Pack it up

In light of the FDA’s CGMP legislation and improved HACCP practices, the demand for the highest quality packaging, machinery and materials has never been higher. NGF speaks with Keith Pearson for the low down.

The FDA’s CGMP legislation and HACCP practices are just two examples of increased regulations the food industry has seen recently. There are two main drivers that have led to this increased regulatory environment, which both revolve around consumer safety: “First terrorism, and second security related to counterfeit.

But there are costs associated with implementing these security measures; new technology has been developed to ensure consumer safety and ensure that each article is capable of being accurately and speedily identified and traced.” But how is the industry coping with these increased regulations? According to Pearson, staff training and education is a critical area: knowing the regulations and understanding the available technical possibilities of meeting the requirements is key to being successful.

When speaking about maximizing packaging and process efficiency while adhering to cost restraints, Pearson admits that some global retailing trends do make it more difficult to maximize process/manufacturing efficiency. “Trends such as smaller pack sizes and shorter runs together with new sometimes more complicated processes do make it more difficult to reduce costs. Raw material costs by far form the largest part of the cost structure, most packaging industries have made major strides in reducing raw material costs mainly through manufacturing……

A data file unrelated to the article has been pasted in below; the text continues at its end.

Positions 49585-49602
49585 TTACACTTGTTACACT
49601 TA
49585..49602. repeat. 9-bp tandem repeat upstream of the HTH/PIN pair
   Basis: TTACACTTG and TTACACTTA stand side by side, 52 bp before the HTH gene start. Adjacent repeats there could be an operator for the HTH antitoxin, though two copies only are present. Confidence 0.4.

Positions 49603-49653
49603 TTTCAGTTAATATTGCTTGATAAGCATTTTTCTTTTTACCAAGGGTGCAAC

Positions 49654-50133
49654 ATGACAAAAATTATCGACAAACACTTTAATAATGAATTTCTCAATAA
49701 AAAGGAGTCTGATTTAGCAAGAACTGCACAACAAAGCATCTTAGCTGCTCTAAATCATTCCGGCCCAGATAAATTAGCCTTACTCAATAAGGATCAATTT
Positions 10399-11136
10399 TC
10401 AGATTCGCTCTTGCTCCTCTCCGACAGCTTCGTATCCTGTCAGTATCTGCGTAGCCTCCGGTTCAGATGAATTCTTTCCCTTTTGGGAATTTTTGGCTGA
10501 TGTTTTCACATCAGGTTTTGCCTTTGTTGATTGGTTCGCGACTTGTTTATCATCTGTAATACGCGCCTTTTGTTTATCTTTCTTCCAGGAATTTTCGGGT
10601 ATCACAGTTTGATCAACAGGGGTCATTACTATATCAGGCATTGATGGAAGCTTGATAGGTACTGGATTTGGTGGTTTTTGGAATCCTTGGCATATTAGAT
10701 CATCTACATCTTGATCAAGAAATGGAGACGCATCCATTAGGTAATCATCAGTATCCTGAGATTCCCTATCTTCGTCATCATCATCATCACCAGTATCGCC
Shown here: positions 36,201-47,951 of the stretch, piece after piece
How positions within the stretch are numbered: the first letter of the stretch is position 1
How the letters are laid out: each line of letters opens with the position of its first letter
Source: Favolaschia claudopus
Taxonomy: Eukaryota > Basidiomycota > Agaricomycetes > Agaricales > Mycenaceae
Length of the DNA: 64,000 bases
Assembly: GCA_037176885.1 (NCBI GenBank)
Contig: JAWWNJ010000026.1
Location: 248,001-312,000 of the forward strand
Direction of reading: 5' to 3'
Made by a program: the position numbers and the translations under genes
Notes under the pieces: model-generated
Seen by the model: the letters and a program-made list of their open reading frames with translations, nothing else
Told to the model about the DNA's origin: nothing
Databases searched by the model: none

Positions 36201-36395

Beating the fraudsters

In the fight against food fraud, greater intelligence sharing amongst food agencies will be key to ensuring standards are met and rule-breakers brought to justice.

Picture the scene. It is London in 1820. Bakers are mixing dough with chalk and plaster to make loaves whiter and heavier. Brewers are using strychnine to make beer taste bitter. Confectioners are using poisonous lead and mercury salts to make sweets brightly coloured and more attractive to children. It’s a great time to be an enterprising food producer with questionable scruples, but probably not such a pleasurable period for the poor consumers subjected to hazardous substances on a daily basis.

Fast-forward two centuries and things have, thankfully, changed for the better. Standards have done much to improve the quality of the food we eat, ensuring there are no nasty surprises hidden away in the ingredients cupboard; and swift prosecution of transgressions has led to increased confidence in the safety (and legitimacy) of the food chain. Organisations such as the Food Standards Agency in the UK and the European Food Safety Authority have worked tirelessly in this regard.

Nevertheless, food fraud does still exist – recent high-profile cases include vodka being diluted with industrial methylated spirits and problems with the supply of rotten poultry to certain supermarkets – and stopping such illegal practices is critical to minimising public health risks……